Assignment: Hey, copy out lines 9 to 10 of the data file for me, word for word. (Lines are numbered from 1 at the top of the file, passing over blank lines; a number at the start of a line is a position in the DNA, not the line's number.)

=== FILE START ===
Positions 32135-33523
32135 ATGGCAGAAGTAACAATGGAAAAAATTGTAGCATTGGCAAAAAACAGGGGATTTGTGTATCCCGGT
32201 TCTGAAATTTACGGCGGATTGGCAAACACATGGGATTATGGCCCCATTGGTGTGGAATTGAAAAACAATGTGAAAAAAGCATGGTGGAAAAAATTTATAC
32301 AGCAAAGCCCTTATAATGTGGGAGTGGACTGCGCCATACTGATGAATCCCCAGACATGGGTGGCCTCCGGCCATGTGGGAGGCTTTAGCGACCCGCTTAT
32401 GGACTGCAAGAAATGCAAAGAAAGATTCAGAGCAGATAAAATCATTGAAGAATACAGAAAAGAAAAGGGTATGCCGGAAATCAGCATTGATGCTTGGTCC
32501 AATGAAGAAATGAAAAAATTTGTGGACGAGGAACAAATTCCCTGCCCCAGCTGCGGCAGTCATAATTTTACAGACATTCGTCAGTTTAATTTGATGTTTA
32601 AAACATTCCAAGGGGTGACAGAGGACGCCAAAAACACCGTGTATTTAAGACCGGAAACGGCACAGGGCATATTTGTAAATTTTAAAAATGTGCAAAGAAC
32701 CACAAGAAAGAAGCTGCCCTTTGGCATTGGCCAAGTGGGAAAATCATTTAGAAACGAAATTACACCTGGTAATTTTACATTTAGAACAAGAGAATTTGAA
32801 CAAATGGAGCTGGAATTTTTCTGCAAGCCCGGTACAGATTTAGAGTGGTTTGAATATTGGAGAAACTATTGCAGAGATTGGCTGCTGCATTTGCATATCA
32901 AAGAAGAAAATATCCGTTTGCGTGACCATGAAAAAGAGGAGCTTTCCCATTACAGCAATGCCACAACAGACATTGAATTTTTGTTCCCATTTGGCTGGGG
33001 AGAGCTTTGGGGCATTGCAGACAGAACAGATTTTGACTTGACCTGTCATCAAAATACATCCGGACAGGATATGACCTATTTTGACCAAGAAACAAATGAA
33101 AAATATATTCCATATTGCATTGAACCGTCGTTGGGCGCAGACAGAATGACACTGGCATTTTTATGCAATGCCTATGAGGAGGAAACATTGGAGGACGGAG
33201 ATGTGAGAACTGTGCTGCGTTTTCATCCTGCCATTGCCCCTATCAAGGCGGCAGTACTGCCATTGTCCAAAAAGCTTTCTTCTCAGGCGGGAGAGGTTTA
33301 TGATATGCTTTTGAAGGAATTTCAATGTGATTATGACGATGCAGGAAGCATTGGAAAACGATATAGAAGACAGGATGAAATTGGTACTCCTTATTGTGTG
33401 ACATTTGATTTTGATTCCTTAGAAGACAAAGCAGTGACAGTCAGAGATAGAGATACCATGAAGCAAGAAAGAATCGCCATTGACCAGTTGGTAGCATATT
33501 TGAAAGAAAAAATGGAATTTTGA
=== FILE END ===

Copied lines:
32801 CAAATGGAGCTGGAATTTTTCTGCAAGCCCGGTACAGATTTAGAGTGGTTTGAATATTGGAGAAACTATTGCAGAGATTGGCTGCTGCATTTGCATATCA
32901 AAGAAGAAAATATCCGTTTGCGTGACCATGAAAAAGAGGAGCTTTCCCATTACAGCAATGCCACAACAGACATTGAATTTTTGTTCCCATTTGGCTGGGG